Diet–demography relationships in a long-lived predator: from territories to populations

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Abstract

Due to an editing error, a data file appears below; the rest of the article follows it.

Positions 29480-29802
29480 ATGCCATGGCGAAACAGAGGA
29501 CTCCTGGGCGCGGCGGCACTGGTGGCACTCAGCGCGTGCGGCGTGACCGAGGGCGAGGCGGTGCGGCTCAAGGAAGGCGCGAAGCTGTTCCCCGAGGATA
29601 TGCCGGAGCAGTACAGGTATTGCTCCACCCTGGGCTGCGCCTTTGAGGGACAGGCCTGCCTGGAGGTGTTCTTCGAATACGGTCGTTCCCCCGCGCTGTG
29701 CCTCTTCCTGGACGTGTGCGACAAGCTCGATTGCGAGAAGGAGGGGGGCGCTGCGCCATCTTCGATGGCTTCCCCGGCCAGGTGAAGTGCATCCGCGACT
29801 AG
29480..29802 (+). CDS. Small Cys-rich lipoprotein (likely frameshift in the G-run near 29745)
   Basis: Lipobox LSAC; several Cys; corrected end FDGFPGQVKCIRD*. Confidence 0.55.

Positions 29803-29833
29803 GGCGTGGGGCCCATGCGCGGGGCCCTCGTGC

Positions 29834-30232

Understanding the mechanisms that shape animal population dynamics is of fundamental interest in ecology, evolution and conservation biology. Food supply is an important limiting factor in most animal populations and may have demographic consequences. Optimal foraging theory predicts greater consumption of preferred prey and less diet diversity when food is abundant, which may benefit key fitness parameters such as productivity and survival. Nevertheless, the correspondence between individual resource use and demographic processes in populations of avian predators inhabiting large geographic areas remains largely unexplored, particularly in complex ecosystems such as those of the Mediterranean basin. Based on a long-term monitoring program of the diet and demography of Bonelli's eagle Aquila fasciata in western Europe, here we test the hypothesis that a predator's diet is correlated to its breeding productivity and survival at both the territorial and population levels, and ultimately to its population growth rate. At the territorial level, we found that productivity increased with greater consumption of European rabbits Oryctolagus cuniculus, the Bonelli's eagle's preferred prey, and pigeons, an important alternative prey for this predator. The survival of territorial pairs was negatively affected by higher diet diversity, which probably reflected the inability to find sufficient high quality prey. Diet effects at the population level were similar but more noticeable than at the territorial level, i.e. a greater consumption of rabbits, together with lesser consumption of small-to-medium avian species (‘other birds’; non-preferred prey), increased productivity, while greater diet diversity and lower consumption of rabbits was associated with reduced survival and population growth rate. Overall, our study illustrates how the diet of a predator species can be closely related to key individual vital rates, which, in turn, leave a measurable fingerprint on population dynamics within and among populations across large spatial scales.

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